How To Overcome All of Those Negative Thoughts While Working Out



thoughts while working out

Thoughts Everyone Has While Working Out

 

What motivating workout thoughts do you have when you exercise? The famed Swiss psychiatrist, Carl Jung, observed, “Thinking is difficult, that’s why most people judge.” When you look around the gym, isn’t that what you see many people doing? Wait a minute! What are you doing looking at what other people are doing on a Total Gym? Probably judging!

 

 
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Here’s an example of workout thoughts you may have a chuckle over. If only it weren’t all that common.

 

There’s no doubt at all that everything -everything- is, in fact, in our heads. We don’t eat poorly, healthy, do a Total Gym workout, skip it, find success or failure at work and in our relationships, do well or poorly in school and on the sports field – without thinking. Yes, “the link is what you think.”

 

In “The Brain That Changes Itself”, Norman Doidge, MD, describes how thoughts literally alter brain anatomy can help develop muscle strength. In one study, subjects who imagined doing a strength training exercise, increased their actual muscle strength by 22%, compared to 30% in those who did the exercise. Focusing your mind on a muscle when you work it, has been shown to work that muscle 22% harder. That’s amazing!

 

So if imagining some action and actually doing it requires the same motor and sensory programs in the brain, and every thought you have changes the structure and functioning of your brain, don’t you think you’d be better off recognizing, rejecting, and replacing some of your negative and distracting thoughts that you carry around during your workouts?

 

Sure it’s normal to compare how you look to others. But beware. Comparing too often leads to despairing. It’s common to negatively judge and condemn yourself when you see someone, who appears similar to you, lifting more, running faster, sweating more, jumping higher and smiling a whole lot more than you do. People think so much about themselves in relationship to others in the gym that they turn their entire workout into a contest. This compare and despair, self and other-evaluation game leads to sadness, depression and even leaving the gym.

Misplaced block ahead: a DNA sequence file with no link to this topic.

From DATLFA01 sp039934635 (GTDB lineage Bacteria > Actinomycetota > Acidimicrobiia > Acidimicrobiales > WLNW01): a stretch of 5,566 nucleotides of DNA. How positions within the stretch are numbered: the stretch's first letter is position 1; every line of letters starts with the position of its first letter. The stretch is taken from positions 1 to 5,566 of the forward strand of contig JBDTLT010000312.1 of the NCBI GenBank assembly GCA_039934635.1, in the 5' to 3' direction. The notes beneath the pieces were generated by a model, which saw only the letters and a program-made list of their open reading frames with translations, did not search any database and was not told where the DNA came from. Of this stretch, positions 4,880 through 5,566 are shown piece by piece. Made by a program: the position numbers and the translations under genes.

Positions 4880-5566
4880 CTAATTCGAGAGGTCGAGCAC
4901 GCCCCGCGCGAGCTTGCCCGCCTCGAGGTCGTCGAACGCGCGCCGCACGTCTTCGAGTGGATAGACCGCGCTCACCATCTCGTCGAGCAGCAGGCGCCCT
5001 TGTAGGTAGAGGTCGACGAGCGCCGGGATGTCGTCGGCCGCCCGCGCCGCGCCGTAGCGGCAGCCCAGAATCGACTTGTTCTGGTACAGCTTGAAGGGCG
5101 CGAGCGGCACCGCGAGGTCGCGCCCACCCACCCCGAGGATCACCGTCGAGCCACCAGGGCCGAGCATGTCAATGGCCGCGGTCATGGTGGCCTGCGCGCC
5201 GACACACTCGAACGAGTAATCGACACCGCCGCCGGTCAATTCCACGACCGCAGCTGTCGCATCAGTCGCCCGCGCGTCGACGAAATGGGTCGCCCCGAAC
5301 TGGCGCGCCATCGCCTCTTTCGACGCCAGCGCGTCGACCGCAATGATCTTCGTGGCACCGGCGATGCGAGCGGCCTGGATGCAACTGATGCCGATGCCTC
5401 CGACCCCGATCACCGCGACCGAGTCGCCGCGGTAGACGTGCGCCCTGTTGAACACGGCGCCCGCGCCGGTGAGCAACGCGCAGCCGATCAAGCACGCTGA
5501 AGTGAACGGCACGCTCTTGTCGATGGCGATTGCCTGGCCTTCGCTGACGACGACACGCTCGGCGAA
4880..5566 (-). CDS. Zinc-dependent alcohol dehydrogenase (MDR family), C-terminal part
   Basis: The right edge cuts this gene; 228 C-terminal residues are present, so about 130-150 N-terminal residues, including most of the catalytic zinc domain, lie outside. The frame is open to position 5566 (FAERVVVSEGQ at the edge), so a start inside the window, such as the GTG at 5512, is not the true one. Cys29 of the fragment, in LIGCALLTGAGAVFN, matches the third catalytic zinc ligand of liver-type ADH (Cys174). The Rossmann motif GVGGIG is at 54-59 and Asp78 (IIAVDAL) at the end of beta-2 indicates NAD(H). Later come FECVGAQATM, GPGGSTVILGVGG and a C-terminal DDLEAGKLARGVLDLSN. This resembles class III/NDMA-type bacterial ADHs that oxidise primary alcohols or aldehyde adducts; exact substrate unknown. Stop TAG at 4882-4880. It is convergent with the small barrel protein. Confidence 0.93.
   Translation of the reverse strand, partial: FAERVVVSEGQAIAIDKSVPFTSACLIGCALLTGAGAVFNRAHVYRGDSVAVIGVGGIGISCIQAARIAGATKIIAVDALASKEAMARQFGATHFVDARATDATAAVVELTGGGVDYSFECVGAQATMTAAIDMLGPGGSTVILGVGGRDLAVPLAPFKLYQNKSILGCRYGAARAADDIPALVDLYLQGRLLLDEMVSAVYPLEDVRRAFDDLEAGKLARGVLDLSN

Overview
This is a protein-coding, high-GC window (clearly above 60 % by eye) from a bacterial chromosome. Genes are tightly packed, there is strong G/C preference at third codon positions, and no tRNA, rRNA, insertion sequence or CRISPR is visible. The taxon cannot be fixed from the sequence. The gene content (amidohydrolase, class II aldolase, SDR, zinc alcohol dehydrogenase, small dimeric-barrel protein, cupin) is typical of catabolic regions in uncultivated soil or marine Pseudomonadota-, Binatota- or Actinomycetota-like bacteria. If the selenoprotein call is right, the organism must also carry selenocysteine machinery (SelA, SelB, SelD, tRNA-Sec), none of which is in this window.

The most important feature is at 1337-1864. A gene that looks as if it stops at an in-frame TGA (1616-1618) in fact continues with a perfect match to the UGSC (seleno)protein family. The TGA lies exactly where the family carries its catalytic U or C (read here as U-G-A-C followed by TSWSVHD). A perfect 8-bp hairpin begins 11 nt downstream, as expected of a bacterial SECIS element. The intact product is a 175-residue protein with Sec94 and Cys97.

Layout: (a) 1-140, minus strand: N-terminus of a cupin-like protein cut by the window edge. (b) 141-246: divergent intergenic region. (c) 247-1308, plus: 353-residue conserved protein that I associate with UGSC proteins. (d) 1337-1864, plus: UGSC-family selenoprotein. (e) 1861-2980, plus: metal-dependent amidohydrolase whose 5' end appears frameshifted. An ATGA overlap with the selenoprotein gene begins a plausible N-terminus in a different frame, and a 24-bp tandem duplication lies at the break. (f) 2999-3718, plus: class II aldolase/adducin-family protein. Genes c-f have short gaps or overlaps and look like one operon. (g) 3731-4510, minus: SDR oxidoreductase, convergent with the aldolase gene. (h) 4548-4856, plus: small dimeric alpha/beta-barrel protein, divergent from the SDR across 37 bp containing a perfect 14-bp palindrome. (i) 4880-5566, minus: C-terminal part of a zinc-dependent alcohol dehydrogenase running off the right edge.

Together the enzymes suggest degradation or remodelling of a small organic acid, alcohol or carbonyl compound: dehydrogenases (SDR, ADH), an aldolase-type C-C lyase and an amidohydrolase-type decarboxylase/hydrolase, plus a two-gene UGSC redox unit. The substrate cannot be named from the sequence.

Of course, there are those who think they are proud of themselves in that they look better, work harder, attend more regularly – it’s just a compare game in reverse that’s played until, yep, you guessed it, they turn up on the losing end.

 

There are those who Demand, Insist and Expect (DIE) a certain level of effort from themselves or think that others “must” notice their level of improvement or six pack or “guns.” They may erroneously think they are “too fat,” “shouldn’t be wearing those leggings,” etc. They are only setting themselves up to feel misery by that kind of “demanding” thinking when other people don’t comply with what they think they should do, or how they think they must look. This type of thinking leads to anger…and even leaving the gym.

 

Then there are those who fill their minds with doubt and dread thinking about what others may be thinking about them. When people doubt their power, they give power to their doubt. They fill their thoughts worrying about whether they are doing an exercise correctly with “perfect form,” worrying that they missed a rep – these folks create anxiety in themselves…and even leave the gym because of it.

 

Get it? Think about and be mindfully focused on your actual muscles and your own workout, instead of running other people’s races, doing their workouts in your head, or wondering what they’re thinking. Who cares what they are thinking? It’s really none of your business.

 

Pre-workout thoughts through the process of mental rehearsal, slowing and focusing your thinking, will help you think in a healthy, positive and productive way during your workout. Before your next workout, close your eyes, take a number of deep breaths, (no robes or incense needed), and simply imagine performing your workout free of outside negative or condemning thoughts, mentally reviewing the type of workout you want, seeing your workout clearly, mentally planning each step and thought you want to have. Focusing your mind this way, ridding yourself of derailing, demotivating and distracting thoughts will lead to a more fulfilling workout experience, improved performance, clearer results…and greater adherence.

 

Yep, it really is ALL in your head.

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